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They regained control of the city by August of This marked the fall of the Aztec empire. He had been appointed the governor, yet was removed from power after returning from a trip to Honduras in He returned to Mexico after his failing with the king and partook in several more expeditions throughout the New World. He died seven years later on December 2, at his home in Seville from a lung disease called pleurisy. He was a hero in the 16th century, but history remembers him differently.

He had many conquests during his life.

Hernan Cortes: The Conquistador of the Aztecs - Tooky History

But he is perhaps most known for his conquer of the Aztec Empire in He enslaved much of the native population, and many of the indigenous people were wiped out from European diseases such as smallpox. He was a smart, ambitious man who wanted to appropriate new land for the Spanish crown, convert native inhabitants to Catholicism, and plunder the lands for gold and riches.

However, we still recognize his role in history. He opened the door for further exploration and conquest of Central America to the south, and eventually led to the acquisition of California towards the north. Calvert, Patricia.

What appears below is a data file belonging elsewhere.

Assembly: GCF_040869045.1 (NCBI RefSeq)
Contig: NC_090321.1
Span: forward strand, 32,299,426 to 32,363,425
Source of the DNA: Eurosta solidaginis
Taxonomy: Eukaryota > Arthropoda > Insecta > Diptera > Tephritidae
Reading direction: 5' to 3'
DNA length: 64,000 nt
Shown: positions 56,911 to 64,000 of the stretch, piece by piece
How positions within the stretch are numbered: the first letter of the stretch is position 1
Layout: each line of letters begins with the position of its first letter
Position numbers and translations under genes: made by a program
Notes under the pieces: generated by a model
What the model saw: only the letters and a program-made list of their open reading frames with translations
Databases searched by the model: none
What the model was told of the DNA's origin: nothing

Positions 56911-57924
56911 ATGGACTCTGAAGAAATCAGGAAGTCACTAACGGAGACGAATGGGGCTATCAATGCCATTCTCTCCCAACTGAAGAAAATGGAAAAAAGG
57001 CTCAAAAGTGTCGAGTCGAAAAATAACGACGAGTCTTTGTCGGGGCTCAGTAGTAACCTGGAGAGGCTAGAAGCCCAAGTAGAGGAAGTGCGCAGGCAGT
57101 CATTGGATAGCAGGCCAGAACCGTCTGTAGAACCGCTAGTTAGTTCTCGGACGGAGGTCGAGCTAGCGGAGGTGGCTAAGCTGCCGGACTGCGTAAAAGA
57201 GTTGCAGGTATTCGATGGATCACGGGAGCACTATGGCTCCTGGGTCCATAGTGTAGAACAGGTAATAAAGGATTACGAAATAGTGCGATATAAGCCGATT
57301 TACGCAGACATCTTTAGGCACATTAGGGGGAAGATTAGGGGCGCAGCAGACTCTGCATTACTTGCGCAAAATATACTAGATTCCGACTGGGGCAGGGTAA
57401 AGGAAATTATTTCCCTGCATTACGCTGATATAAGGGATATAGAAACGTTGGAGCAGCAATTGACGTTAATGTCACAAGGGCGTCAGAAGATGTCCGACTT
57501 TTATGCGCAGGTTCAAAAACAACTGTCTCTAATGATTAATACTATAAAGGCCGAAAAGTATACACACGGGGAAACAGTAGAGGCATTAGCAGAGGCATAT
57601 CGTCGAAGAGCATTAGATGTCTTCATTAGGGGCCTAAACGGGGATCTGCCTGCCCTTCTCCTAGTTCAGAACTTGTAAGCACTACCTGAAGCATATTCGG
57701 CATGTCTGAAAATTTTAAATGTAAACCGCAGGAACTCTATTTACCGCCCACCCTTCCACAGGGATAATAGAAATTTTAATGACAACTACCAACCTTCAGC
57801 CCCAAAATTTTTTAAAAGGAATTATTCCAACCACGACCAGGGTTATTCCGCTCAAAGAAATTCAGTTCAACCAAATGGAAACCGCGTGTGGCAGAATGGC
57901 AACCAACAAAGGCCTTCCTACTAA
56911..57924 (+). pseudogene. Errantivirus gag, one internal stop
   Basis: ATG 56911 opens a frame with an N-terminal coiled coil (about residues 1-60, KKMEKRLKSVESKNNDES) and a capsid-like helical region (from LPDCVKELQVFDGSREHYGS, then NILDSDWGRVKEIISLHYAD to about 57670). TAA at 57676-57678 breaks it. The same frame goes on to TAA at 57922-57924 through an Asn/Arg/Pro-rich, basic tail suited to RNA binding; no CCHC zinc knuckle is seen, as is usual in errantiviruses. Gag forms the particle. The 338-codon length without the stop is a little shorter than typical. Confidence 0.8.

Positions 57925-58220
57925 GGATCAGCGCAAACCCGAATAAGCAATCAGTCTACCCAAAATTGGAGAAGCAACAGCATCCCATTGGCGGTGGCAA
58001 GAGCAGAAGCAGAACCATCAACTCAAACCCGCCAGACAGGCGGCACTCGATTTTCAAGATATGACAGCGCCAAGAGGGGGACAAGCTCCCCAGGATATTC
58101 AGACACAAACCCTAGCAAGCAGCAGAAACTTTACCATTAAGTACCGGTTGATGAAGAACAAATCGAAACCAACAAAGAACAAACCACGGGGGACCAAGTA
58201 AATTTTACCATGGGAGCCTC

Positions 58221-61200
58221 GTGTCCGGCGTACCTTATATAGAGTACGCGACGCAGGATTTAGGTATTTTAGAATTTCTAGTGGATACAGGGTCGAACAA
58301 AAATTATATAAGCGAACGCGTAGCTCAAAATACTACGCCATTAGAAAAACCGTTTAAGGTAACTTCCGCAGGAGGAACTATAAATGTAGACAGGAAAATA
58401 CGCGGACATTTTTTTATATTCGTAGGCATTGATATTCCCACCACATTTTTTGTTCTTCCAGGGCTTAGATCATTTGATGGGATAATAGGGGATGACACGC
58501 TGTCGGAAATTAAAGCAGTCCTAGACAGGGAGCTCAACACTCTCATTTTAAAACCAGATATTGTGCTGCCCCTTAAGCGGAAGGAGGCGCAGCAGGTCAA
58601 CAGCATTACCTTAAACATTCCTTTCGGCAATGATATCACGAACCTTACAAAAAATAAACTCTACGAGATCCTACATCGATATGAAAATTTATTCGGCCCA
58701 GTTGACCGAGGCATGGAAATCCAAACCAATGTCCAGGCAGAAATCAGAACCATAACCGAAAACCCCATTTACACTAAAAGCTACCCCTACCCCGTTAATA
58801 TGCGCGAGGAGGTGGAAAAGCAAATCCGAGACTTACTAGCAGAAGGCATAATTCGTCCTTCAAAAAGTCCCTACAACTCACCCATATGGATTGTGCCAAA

Cortés and Montezuma: the conquering of Tenochtitlan

New York: Benchmark Books, Donaldson-Forbes, Jeff. Fleming, Fergus. Off the Map: Tales of Endurance and Exploration. New York: Grove Press, Levy, Buddy. New York: Bantam Books, Owens, L. Minneapolis: Lerner Publishing Group, Inc. Streissguth, Thomas.

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Mankato: Capstone Press, Levy, Conquistador, Moctezuma died in the evening hours of June 30, , in his palace in Tenochtitlan while being held as a prisoner of the Spanish. However, after the conquest, some of the information that Spanish friars collected from Indian stories, songs, and pictorial representations raised the possibility that Moctezuma died of strangulation or stabbing at the hands of the Spaniards.

There is even a suggestion of suicide. This issue remains unresolved and emotionally charged. I had taken him out, and then he reached a breastwork which ran out beyond the fortress, and was about to speak to them, [when] he received a blow on his head from a stone; and the injury was so severe that he died three days later…. Montezuma was placed by a battlement of the roof with many of us soldiers guarding him, and he began to speak to his people, with very affectionate expressions telling them to desist from the war, and we would leave Mexico.

They had hardly finished this speech when suddenly such a shower of stones and darts were discharged that our men who were shielding him having neglected for a moment their duty, because they saw how the attack ceased while he spoke to them he was hit by three stones, one on the head, another on the arm and another on the leg, and although they begged him to have the wounds dressed and to take food, and spoke kind words to him about it, he would not.